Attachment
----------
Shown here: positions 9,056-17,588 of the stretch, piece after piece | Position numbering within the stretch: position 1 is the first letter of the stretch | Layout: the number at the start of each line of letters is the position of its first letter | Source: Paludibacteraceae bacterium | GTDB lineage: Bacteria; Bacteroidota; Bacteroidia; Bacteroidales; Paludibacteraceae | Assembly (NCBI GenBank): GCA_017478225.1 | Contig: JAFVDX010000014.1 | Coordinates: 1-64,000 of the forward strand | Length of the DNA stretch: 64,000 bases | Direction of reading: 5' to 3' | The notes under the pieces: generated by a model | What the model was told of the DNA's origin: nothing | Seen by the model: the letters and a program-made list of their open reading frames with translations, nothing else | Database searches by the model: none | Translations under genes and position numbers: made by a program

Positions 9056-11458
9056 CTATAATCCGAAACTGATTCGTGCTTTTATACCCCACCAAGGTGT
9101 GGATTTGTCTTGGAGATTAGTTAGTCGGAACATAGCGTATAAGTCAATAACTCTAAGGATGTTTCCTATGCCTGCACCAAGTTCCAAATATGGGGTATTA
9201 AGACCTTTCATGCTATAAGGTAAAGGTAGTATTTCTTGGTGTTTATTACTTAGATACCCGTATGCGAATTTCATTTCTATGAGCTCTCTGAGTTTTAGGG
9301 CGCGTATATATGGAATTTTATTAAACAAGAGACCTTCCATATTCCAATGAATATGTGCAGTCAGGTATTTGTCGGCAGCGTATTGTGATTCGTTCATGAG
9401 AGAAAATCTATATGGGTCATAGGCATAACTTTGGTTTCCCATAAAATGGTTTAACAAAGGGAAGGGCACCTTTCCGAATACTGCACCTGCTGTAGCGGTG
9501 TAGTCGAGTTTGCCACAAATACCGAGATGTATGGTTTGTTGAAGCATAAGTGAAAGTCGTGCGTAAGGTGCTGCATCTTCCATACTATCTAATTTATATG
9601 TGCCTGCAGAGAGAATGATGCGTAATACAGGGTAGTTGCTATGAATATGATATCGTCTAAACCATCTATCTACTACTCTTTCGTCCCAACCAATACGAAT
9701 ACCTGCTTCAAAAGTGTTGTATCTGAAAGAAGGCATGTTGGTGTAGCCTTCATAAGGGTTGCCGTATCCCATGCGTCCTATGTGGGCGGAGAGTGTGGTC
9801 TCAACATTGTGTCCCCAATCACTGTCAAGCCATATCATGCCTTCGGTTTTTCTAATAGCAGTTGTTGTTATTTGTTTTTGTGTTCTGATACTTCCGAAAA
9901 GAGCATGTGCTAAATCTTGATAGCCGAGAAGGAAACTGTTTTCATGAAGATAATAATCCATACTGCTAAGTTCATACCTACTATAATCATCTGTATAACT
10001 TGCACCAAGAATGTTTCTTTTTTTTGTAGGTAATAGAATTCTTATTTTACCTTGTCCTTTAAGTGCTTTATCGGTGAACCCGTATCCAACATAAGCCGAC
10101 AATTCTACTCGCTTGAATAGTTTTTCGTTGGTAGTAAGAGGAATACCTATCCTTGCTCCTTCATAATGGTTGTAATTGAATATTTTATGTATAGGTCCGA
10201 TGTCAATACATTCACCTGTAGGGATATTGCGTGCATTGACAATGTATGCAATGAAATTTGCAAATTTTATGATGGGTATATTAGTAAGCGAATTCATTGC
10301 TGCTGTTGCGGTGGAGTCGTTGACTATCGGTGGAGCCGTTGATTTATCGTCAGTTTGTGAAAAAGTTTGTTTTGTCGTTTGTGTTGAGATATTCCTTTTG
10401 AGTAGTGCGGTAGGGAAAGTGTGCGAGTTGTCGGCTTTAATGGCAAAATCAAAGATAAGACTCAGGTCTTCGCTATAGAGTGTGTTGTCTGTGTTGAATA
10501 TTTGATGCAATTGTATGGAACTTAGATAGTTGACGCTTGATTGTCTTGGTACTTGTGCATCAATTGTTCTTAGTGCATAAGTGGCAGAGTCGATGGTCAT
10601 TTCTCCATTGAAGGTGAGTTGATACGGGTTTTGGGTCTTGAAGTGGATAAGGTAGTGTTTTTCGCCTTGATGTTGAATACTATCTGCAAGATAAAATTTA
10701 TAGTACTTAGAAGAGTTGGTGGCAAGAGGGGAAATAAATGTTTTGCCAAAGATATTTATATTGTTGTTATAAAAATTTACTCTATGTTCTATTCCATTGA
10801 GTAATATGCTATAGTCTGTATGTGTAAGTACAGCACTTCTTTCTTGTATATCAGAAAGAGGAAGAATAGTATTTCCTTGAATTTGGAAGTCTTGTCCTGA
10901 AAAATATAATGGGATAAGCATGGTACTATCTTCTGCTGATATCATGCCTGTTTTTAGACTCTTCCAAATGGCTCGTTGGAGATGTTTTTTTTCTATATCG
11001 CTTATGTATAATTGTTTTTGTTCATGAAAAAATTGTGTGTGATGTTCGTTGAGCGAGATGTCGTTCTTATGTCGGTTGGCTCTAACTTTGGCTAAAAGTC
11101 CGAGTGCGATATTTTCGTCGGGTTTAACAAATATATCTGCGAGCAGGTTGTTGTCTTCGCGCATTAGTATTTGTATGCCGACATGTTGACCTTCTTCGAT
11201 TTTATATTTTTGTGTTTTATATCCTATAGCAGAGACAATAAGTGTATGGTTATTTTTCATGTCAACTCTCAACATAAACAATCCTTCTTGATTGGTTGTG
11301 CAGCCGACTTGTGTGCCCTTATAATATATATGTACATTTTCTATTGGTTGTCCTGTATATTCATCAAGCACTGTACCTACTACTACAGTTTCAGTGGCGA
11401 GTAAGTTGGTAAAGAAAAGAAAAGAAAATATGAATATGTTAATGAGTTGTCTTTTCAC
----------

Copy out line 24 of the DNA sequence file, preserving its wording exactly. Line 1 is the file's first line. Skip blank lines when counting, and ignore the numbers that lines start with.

11101 CGAGTGCGATATTTTCGTCGGGTTTAACAAATATATCTGCGAGCAGGTTGTTGTCTTCGCGCATTAGTATTTGTATGCCGACATGTTGACCTTCTTCGAT